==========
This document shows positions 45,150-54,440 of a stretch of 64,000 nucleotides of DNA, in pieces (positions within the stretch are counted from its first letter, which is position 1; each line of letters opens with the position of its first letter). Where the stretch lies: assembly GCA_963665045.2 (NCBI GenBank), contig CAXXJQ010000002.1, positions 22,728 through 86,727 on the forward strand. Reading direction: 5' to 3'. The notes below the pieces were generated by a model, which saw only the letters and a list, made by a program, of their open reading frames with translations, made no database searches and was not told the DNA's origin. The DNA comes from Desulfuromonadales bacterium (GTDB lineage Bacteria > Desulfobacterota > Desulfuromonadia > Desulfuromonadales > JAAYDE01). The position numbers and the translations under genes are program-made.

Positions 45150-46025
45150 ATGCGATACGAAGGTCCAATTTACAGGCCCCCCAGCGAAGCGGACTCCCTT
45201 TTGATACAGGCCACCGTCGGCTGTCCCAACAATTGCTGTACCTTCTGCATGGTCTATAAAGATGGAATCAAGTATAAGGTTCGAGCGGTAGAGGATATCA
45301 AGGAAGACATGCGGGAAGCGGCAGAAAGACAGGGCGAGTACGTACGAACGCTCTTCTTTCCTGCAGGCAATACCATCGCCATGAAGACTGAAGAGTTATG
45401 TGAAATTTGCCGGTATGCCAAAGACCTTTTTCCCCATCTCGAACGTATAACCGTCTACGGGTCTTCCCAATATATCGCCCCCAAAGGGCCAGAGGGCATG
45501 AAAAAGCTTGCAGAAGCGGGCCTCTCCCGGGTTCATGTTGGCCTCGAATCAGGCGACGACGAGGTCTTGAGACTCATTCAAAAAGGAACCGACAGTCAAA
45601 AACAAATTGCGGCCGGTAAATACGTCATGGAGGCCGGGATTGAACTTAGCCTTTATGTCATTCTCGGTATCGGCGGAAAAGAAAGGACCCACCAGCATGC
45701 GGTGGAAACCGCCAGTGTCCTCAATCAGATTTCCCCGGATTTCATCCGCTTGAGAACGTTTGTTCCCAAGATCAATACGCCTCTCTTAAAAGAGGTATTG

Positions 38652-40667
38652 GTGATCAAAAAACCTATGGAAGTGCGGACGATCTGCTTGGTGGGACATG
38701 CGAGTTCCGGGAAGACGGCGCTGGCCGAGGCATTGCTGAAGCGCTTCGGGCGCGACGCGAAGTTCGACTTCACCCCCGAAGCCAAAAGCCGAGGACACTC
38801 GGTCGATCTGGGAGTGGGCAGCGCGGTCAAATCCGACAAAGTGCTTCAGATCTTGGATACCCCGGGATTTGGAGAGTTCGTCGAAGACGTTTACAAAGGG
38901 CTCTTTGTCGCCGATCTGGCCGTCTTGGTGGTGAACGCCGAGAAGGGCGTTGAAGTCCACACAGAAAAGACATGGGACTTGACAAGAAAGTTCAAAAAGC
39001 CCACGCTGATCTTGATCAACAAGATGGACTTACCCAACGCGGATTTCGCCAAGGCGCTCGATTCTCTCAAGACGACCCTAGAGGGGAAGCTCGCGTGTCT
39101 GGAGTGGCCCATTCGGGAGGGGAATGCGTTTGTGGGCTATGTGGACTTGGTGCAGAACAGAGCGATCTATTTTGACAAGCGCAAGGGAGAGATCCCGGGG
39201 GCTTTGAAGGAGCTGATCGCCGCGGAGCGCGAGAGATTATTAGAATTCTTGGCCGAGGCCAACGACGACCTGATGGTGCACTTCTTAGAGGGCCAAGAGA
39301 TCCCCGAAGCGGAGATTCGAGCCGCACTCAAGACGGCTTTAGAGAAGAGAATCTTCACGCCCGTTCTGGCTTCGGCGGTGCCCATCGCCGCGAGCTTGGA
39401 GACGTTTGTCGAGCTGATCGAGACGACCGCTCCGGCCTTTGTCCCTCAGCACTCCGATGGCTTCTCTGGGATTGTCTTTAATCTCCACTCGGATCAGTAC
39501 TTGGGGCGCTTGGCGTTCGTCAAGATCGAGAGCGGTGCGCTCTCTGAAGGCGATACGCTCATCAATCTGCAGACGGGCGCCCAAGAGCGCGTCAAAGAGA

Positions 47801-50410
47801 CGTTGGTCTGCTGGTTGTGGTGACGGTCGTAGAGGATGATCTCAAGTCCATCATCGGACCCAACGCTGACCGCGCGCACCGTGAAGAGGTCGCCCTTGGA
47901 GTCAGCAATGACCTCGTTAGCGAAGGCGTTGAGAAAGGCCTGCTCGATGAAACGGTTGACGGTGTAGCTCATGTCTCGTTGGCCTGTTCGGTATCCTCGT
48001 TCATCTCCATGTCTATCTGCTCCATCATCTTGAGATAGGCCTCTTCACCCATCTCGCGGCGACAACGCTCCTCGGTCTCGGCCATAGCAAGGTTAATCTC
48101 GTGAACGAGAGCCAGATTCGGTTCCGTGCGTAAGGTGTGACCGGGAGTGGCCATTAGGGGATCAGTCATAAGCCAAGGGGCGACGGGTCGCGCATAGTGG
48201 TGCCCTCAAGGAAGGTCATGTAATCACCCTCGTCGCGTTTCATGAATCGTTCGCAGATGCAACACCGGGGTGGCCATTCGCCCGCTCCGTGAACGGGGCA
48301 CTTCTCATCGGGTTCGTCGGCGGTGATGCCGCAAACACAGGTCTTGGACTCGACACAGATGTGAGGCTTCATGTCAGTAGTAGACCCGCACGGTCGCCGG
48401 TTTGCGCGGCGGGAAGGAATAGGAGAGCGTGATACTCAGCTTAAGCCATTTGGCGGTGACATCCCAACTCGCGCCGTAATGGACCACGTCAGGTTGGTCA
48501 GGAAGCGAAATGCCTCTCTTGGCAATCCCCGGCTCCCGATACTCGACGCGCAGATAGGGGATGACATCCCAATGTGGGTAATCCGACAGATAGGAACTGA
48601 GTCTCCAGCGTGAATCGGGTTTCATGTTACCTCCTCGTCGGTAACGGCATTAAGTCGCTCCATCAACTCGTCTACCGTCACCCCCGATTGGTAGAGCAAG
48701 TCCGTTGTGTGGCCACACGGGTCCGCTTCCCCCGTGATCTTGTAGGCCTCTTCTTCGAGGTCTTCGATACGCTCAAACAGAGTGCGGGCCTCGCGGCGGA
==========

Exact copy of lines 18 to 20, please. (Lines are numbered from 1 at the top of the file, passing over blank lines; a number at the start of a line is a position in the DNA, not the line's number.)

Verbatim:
39301 TCCCCGAAGCGGAGATTCGAGCCGCACTCAAGACGGCTTTAGAGAAGAGAATCTTCACGCCCGTTCTGGCTTCGGCGGTGCCCATCGCCGCGAGCTTGGA
39401 GACGTTTGTCGAGCTGATCGAGACGACCGCTCCGGCCTTTGTCCCTCAGCACTCCGATGGCTTCTCTGGGATTGTCTTTAATCTCCACTCGGATCAGTAC
39501 TTGGGGCGCTTGGCGTTCGTCAAGATCGAGAGCGGTGCGCTCTCTGAAGGCGATACGCTCATCAATCTGCAGACGGGCGCCCAAGAGCGCGTCAAAGAGA